Hard Chrome Plating on Plastics Tooling: Now More Than Ever
For years it was only used to salvage tools, now it can be used for more…
For many years, hard chrome plating on plastics tooling was only a means for salvaging mold components of intricate shape and usually used for increasing shut-off dimension (more or less a shimming approach by the mold maker).
Then, as the onslaught of high-performance tooling demanded tighter and tighter tolerances, such words as scoring and galling became more reason to take advantage of hard chrome's intrinsic properties: anti-galling and lowest coefficient of friction of all other engineering metals. Finally, with the advent of highly corrosive and highly erosive materials coupled with both optical and aesthetic quality requirements, the need for properties that only chrome could offer has made it the talk of not only the mold maker but the mold designer as well.
The success of hard chrome in plastics tooling and industrial applications can probably be attributed to its unique combination of properties, which are not possessed by any other commercially available material. The most important of these being hardness.
The hardness alone would not be sufficient to secure widespread use in plastics tooling applications, because a number of other hard materials and other hardening processes are available. It is the combination of great hardness with extremely good corrosion resistance (equal or superior under most conditions to that of such noble metals as gold or platinum) and very low coefficient of friction that give such remarkable results in plastics tooling applications. To this should be added the ease of stripping and replating for repeated salvage when the plate wears beyond permissible limits.
The benefits of hard chrome deposits are not obtained unless the coating is deposited on a sufficiently hard basis metal and to a sufficient thickness. Even a relatively heavy deposit of hard chrome may be crushed or indented on a soft metal such as copper. The best possible adhesion is also important, particularly where the surface may be subjected to severe stress and shock. Both conditions being prevalent in the molding cycle.
The low coefficient of friction and desirable surface properties of chromium are realized for the most part only on relatively smooth surfaces. The deposits can be ground and lapped to size. The deposits are easily ground but are sensitive to heat and should be ground with very light cuts, soft wheels and plenty of coolant.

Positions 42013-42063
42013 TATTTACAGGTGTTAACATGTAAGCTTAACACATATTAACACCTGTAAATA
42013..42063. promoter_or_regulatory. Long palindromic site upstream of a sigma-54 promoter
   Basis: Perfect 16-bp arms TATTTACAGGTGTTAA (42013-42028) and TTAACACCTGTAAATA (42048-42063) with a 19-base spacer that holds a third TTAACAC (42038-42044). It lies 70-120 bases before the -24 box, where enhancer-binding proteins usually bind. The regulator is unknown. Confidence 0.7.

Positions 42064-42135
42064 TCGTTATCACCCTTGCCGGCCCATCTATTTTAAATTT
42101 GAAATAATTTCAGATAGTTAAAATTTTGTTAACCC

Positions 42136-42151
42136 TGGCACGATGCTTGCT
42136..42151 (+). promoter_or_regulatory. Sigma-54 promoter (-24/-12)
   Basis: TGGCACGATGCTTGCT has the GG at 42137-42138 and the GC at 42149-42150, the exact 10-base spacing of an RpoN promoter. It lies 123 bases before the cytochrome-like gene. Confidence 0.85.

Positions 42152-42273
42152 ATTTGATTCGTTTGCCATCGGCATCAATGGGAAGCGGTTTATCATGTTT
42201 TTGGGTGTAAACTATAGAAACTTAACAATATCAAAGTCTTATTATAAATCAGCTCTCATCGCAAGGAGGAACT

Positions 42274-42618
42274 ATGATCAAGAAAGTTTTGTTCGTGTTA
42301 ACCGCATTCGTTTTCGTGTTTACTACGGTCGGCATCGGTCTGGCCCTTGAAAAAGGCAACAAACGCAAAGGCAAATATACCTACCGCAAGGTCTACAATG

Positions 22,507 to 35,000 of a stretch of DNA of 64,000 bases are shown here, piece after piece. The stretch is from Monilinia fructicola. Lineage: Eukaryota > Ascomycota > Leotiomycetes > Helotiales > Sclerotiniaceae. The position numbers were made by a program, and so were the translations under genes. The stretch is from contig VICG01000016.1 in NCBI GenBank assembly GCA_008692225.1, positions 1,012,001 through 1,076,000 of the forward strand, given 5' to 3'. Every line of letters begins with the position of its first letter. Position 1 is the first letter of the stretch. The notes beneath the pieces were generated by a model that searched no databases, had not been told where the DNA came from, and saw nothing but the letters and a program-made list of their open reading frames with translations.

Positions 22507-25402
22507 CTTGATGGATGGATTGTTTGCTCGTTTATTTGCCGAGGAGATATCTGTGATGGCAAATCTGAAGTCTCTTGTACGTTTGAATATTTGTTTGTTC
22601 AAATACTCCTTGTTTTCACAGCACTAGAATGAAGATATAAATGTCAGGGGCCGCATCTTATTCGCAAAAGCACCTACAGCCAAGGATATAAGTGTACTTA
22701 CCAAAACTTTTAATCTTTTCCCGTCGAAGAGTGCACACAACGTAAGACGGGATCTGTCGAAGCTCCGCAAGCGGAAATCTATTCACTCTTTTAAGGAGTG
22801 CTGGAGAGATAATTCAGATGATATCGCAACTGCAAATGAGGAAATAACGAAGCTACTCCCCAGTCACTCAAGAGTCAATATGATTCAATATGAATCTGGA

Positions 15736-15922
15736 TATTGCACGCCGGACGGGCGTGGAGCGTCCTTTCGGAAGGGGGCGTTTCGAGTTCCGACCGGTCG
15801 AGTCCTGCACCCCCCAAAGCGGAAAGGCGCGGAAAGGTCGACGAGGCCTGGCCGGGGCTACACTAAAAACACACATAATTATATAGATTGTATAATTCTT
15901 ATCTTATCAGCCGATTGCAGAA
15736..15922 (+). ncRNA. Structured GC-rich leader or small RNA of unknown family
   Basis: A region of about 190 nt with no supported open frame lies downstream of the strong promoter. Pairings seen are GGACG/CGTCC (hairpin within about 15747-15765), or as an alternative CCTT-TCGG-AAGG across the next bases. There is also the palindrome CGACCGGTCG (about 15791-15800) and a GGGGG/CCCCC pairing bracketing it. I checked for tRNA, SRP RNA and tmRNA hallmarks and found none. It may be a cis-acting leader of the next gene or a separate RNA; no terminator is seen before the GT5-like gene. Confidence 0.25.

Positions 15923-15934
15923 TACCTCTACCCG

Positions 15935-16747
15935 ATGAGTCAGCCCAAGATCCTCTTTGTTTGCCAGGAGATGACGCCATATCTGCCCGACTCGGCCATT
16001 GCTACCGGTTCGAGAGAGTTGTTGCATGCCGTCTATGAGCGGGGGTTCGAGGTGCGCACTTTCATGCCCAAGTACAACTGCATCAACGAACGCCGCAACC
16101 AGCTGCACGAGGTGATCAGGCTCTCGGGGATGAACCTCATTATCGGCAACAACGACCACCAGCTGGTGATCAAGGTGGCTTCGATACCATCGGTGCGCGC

In most cases, bright deposits are obtained on highly polished molding surfaces with no further mechanical treatment required. By carefully controlling the plating operation, it is possible to plate to size within very close limits.
Overall, the mold designer, mold maker and molder have at their disposal a unique combination of physical properties, which for the most part offer some level solution for the most common of plastics tooling problems. How does one, then, determine when, where and how much?
Application Before the Problems
The mold designer is the one individual who must initially realize his creation. Although the most common concerns have a variety of “rule-of-thumb” solutions that are justified, the word “plating” seems to be somewhat blackballed in the plastics tooling vocabulary.
However, 0.0002 inch of hard chrome on a mirror-finished core (especially a large core) can save hundreds, if not thousands, of dollars in production just by preventing oxidation from forming on a sweating mold. It won’t appreciably affect any dimensions. If maintenance forgets to oil it down before storage, it won’t rust. With today’s plating methods, adhesion quality (from qualified sources) is approaching perfection. Now why doesn’t the mold designer know this? Because, to the average mold designer hard chrome means someone made a mistake (salvage).